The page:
July 11, 2007 Researchers from the University of Granada and Hospital Carlos III in Madrid, verified that maslinic acid – found in wax from olive skin – inhibits serin-protease, the enzyme used by HIV to release itself from the infected cell into the extracellular environment.
Olive oil has become part of the fight against the Human Immunodeficiency Virus (HIV) – the cause of AIDS – thanks to the research carried out by the Bionat team, from the University of Granada, headed by Prof. Andrés García-Granados, senior lecturer in Organic Chemistry. Their work shows that maslinic acid – a natural product extracted from dry olive-pomace oil in oil mills – inhibits serin-protease, an enzyme used by HIV to release itself from the infected cell into the extracellular environment and, consequently, to spread the infection into the whole body. These scientists from Granada determined that the use of olive-pomace oil can produce an 80% slowing down in AIDS spreading in the body.
Maslinic or crataegolic acid is a pentacyclic terpene with antioxidant and anticancer effects found in wax from olive skin, alongside oleanolic acid. The effects of this compound in the fight against AIDS are simultaneously being studied in the UGR and in Hospital Carlos III in Madrid by a team headed by Prof. Vallejo Nájera.
Maslinic acid innovative properties stem from its powerful protease-inhibition activity, allowing researchers from Granada to register two patents on behalf of the UGR to produce drugs for treatment of diseases caused by protozoa Cryptosporidium – a parasite causing small intestine infection and diarrhoea – and by HIV. The University of Granada has already registered almost ten other patents related to this compound’s properties.
Maslinic acid is also a very active compound in opportunistic parasitic infections seriously affecting HIV patients.
In trials carried out by these researchers with the MT2 cell line, for concentrations of 25 and 30 µg/ml maslinic acid inhibited replication of a primary HIV-1 isolate. For 25 µg/ml a decrease in the cytopathic effect and in p24 antigen levels in the supernatant culture medium was detected. For 30 µg/ml, there was total absence of the cytopathic effect and also a decrease of p24 antigen levels.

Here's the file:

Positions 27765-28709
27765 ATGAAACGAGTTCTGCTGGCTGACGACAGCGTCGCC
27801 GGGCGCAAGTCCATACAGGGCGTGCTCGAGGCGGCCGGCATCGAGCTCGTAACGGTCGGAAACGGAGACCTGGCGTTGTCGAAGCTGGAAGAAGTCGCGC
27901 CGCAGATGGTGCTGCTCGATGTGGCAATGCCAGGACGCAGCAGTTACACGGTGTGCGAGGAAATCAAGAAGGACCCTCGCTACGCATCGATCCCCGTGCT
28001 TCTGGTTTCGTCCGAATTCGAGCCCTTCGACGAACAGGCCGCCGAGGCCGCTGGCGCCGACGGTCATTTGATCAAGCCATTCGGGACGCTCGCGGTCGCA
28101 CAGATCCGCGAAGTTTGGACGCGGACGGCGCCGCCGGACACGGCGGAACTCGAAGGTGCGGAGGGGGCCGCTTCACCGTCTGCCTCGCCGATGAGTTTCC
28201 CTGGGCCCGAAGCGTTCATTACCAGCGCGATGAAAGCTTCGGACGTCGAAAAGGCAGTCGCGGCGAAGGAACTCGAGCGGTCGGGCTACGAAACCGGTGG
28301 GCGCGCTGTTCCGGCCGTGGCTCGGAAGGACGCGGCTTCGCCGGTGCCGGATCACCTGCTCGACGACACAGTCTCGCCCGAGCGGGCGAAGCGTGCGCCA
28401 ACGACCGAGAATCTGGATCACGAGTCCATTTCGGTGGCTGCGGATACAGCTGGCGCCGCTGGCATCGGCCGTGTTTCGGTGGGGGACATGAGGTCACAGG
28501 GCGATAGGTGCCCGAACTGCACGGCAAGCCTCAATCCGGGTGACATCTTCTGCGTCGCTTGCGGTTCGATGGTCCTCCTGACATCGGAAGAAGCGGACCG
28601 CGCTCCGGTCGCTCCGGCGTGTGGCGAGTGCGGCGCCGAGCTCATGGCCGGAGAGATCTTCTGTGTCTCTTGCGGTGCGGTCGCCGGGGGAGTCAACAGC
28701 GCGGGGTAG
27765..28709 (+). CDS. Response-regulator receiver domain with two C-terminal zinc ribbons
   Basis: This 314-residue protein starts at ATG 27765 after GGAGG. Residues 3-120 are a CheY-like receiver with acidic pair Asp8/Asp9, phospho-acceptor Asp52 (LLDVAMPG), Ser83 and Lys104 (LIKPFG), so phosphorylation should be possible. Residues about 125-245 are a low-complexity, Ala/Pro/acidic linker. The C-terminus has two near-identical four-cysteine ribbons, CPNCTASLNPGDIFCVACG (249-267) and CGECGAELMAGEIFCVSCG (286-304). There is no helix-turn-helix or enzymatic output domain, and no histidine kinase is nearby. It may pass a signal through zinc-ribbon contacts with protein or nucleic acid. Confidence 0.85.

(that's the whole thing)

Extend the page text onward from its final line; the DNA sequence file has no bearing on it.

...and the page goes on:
The UGR Faculty of Sciences hosts a unique maslinic acid production pilot plant where the company MANINVEST S.L. – staffing scientists from the UGR departments of Organic Chemistry, Biochemistry and Parasitology, as well as a coordinating economist – is carrying out research on technology implementation and business programmes tuning aimed at making manitol and maslinic and oleanolic acids programmes more profitable.
Whilst manitol is obtained from olive oil waste water (alpechín) and olive-tree leaves, both acids are extracted from dry olive-pomace oil (orujo) produced at the olive-milling stage during olive oil elaboration process.
To this day, only oleanolic acid – produced in China – has been marketed. However, maslinic acid has gained importance as it is not still on the market and has a greater biological activity.
Prof. Andrés García-Granados’s team intends to continue working in the design and implementation of new maslinic acid by-products to fight against HIV, as well as in other innovative research projects financed by the Spanish Ministry of Science and Technology and the Andalusian Regional Government.
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